Return to the state of nature

David Held
20 March 2003

Wrong war. Wrong reasoning. Wrong priorities. Wrong timing.

The war against Iraq is worse than reaching a dead end in geopolitical affairs; it is in danger of dragging us back to a pre-legal order and a deeply uncivil international society.


After the outrage of 9/11, the US and its allies could have decided that the most important things to do were to strengthen international law in the face of global terrorist threats, and to build up the role of multilateral institutions.

They could have decided it was important that no power should act as judge, jury and executioner. They could have decided that global hotspots such as the Middle East, which feed global terrorism, should be the core priority. They could have decided that the growing separation between economic globalisation and social justice needed more urgent attention. They could have decided to be tough on terrorism and tough on the conditions which lead people to imagine that al-Qaida are agents of justice in the modern world.

But they have systematically failed to decide any of these things. In general, the world is now more polarised and international law is weaker.

Wrong war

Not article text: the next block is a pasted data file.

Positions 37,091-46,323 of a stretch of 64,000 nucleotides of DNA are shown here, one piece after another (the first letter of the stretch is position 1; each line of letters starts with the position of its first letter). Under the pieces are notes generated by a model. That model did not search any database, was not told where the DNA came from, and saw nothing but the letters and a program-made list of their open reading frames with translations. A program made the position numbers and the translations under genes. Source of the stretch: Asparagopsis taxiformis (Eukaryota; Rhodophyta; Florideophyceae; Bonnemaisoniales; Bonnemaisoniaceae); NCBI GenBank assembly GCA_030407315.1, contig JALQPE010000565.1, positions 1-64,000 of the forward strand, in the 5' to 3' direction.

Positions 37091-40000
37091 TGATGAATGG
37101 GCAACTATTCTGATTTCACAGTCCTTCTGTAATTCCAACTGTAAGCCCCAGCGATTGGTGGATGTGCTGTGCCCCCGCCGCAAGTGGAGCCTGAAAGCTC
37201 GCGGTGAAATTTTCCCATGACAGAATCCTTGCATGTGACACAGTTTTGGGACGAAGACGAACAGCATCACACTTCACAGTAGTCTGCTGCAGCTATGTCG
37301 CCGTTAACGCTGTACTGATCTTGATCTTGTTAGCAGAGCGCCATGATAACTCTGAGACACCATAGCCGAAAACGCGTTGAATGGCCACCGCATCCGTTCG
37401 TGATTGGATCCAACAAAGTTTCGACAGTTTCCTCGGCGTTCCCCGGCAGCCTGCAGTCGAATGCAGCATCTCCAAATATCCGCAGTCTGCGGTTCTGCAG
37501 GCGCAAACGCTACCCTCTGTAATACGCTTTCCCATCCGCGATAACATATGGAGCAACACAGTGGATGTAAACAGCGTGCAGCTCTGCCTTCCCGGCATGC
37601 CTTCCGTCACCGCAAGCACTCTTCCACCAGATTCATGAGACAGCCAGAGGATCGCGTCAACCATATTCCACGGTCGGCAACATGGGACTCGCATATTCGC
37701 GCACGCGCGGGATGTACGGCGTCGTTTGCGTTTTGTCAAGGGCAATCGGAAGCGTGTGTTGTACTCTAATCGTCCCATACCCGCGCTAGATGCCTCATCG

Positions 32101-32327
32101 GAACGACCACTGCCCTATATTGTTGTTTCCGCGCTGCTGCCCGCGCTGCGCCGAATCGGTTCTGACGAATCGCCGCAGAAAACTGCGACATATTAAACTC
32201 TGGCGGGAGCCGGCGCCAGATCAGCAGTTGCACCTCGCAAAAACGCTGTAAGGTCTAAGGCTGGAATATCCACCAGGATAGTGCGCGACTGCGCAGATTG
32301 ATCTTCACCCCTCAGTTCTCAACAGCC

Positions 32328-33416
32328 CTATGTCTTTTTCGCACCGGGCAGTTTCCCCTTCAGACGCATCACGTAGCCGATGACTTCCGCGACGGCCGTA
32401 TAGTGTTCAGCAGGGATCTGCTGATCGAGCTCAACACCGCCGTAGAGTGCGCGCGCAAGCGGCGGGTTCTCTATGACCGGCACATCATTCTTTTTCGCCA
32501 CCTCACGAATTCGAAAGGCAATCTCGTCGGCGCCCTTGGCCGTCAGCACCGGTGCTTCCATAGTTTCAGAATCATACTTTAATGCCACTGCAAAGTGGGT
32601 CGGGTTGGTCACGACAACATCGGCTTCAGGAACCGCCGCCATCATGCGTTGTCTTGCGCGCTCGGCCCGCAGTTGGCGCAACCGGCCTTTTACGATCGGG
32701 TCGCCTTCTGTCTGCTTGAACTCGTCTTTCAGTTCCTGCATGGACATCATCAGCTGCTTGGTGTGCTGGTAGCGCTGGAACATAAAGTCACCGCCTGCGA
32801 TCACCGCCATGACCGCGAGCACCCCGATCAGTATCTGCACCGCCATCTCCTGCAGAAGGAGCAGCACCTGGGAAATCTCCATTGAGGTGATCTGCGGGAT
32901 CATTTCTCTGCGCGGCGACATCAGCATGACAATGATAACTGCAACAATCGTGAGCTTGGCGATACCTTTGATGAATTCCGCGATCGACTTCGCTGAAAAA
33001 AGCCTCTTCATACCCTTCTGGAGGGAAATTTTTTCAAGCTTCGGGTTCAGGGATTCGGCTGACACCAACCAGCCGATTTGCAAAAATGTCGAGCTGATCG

Enter the war against Iraq – the wrong war. The wrong war, even if it is a success in military terms.

It is the wrong war because the war against terrorism – which must be a war both to defeat terrorism and to displace the attraction of terrorism in the hearts and minds of millions – is far from won.

Afghanistan remains weak and divided. Islam has been further radicalised in many sensitive areas, exacerbating conflicts in Kashmir and the Indo–Pakistani border, Israel and the occupied territories, the Philippines, Indonesia and Chechnya.

Key al-Qaida leaders are still free. Its terrorist networks and perhaps copycat ones appear to have spread, attracting more young men to the allure of violence. Al-Qaida terrorists have been ridiculously and dangerously romanticised as the Robin Hoods of the modern world. But festering impoverished conditions, often linked to decades of geopolitical stalemate, feed their ranks.

International institutions are suffering a crisis of legitimacy. Their capacity for impartiality has been called into question. They appear to speak for the powerful – or are cast aside by these very same forces if they fail to fall into line with the will of the most strong.

Wrong reasoning

The reasoning behind the war is all wrong because the maintenance of international law – the rule of law, the impartial administration of law, and the forceful defence of law – all require institution-building and respect for due procedure.

Of course, international legal and multilateral institutions need reform and development. The United Nations (UN) Charter structure is deeply flawed, splicing together, as it does, a commitment to cosmopolitan principles and values with a narrow defence of state sovereignty.